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An important cybersecurity company has discovered that the banking trojan Bizarre is now stealing financial data and crypto wallets from 70 banks in Europe and South Africa.

The banking trojan Bizarre, a malware originating from Brazil is usually dispersed through MSI downloads in spam messages. When clicked, it activates a ZIP download from a harmful website that matches the user’s processor design.

The malware circulates via phishing emails that are commonly camouflaged as certified tax-related messages notifying of neglected obligations.


Following the installation, will begin to surveil the computer’s activity including cryptocurrency transfers and online banking sessions.

The minute it infects a Windows system, the malware can compel victims into entering banking credentials and utilizes social engineering to steal two-factor authentication codes and to convince victims to download a smartphone app.

According to the security researchers, the trojan is already spreading in countries such as Brazil, Argentina, Chile, Germany, Spain, Portugal, France, and Italy.

Users should also be worried about other characteristics of the malware. Once operative, the banking trojan can end all browser processes and even shut off online banking sessions. Once the session ended, victims will have no other choice but to re-enter banking credentials to log in again. This is the threat actors’ chance to steal the information.

The malware also catches the contents of each screen and monitors the clipboard. In consequence, when a crypto wallet is accessed, Bizarro substitutes it with a distinct one belonging to the attacker. The banking trojan even attempts to lure the victims into installing a different malicious app on their devices.

Cybersecurity researchers say that the banking trojan’s central element is its backdoor utility, which supports over 100 orders, most of them “used to display fake pop-up messages to users.”

The backdoor offers a lot of options to the attacker, including:

  • Collecting data about the compromised system and sending them to the C&C server.
  • Searching for and stealing files from the affected computer.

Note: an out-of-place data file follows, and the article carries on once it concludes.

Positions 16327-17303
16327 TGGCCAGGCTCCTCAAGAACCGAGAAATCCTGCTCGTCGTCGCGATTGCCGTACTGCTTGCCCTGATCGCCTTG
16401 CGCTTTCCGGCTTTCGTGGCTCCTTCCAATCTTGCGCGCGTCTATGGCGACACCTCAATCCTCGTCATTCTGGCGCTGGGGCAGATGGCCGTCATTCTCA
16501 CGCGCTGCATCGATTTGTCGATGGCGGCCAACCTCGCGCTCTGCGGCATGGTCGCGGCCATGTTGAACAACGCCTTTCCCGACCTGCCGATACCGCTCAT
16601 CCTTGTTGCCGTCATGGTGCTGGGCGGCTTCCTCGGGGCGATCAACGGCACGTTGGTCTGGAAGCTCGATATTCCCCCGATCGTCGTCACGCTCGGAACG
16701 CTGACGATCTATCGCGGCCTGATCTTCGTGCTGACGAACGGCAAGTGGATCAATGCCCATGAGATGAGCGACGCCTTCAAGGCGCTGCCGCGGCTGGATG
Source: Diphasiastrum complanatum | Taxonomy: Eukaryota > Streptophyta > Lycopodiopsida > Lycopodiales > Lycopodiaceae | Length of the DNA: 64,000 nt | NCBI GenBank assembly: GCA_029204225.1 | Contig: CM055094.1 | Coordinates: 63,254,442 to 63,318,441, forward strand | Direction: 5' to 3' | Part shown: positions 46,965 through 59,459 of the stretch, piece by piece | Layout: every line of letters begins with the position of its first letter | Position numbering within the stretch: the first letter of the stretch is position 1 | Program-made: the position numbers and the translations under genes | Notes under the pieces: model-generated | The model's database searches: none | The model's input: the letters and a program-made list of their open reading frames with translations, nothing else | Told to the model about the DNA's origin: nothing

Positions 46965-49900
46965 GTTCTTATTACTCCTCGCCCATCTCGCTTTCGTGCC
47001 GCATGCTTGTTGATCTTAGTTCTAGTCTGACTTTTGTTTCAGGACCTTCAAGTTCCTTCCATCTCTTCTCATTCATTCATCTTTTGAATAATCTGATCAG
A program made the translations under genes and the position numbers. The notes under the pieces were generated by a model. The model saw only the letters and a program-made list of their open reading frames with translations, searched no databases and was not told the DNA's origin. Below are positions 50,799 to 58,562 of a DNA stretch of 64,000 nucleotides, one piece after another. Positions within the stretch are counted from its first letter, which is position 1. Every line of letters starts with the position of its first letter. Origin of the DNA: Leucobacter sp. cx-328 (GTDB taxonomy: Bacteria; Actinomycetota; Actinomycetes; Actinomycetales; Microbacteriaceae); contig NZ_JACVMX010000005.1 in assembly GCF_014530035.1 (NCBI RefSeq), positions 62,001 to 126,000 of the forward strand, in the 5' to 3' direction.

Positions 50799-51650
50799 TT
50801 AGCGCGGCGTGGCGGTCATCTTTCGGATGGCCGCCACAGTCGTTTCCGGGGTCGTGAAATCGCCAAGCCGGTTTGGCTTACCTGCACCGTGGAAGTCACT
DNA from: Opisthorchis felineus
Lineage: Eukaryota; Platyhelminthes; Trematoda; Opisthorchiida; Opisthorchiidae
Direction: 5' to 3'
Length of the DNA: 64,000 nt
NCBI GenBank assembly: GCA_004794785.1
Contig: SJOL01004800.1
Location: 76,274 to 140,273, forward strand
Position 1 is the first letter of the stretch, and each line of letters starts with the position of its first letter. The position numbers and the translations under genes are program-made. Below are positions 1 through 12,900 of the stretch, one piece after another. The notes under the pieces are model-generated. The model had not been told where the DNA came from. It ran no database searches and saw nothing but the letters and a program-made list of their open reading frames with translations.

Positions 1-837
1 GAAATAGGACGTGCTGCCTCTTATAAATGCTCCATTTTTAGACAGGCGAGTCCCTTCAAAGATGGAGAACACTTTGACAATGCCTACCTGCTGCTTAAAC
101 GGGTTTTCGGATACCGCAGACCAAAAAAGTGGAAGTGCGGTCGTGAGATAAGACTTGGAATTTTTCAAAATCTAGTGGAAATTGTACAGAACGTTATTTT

• Dropping files on the affected system.
  • Remote control of the mouse and keyboard.
  • Keylogging.
  • Creating fake popup windows and messages. The messages are meant to slow down the user’s response time and include progress bars.
  • Impersonating banking websites while operating.

Users can be deceived into providing their private data when they see custom message boxes or windows sent by Bizarro’s operators who use specific instructions for the backdoor component.

These messages can be either fake notifications asking for the credentials again or requesting to enter a confirmation code to a false error notifying that the system needs a restart to complete a security-related operation.



Another trick consists of showing jpeg pictures holding a target financial institution’s logo and directives for the victim. Some of these messages may obstruct access to the entire screen and conceal the taskbar, making it more difficult to start Task Manager.

The purpose of these pictures is to persuade the victims into thinking that their systems need an update or got infected.

The cybersecurity organizations declare that the banking trojan Bizarro is not the only malware in South America that expands to Europe, mentioning others that have been designed, developed, and spread in Brazil and have expanded outside Latin America: Guildma, Amalvado, Javali, Melcoz, and Grandoreiro.

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Antonia Din

PR & Video Content Manager

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As a Senior Content Writer and Video Content Creator specializing in cybersecurity, I leverage digital media to unravel and clarify complex cybersecurity concepts and emerging trends. With my extensive knowledge in the field, I create content that engages a diverse audience, from cybersecurity novices to experienced experts. My approach is to create a nexus of understanding, taking technical security topics and transforming them into accessible, relatable knowledge for anyone interested in strengthening their security posture.

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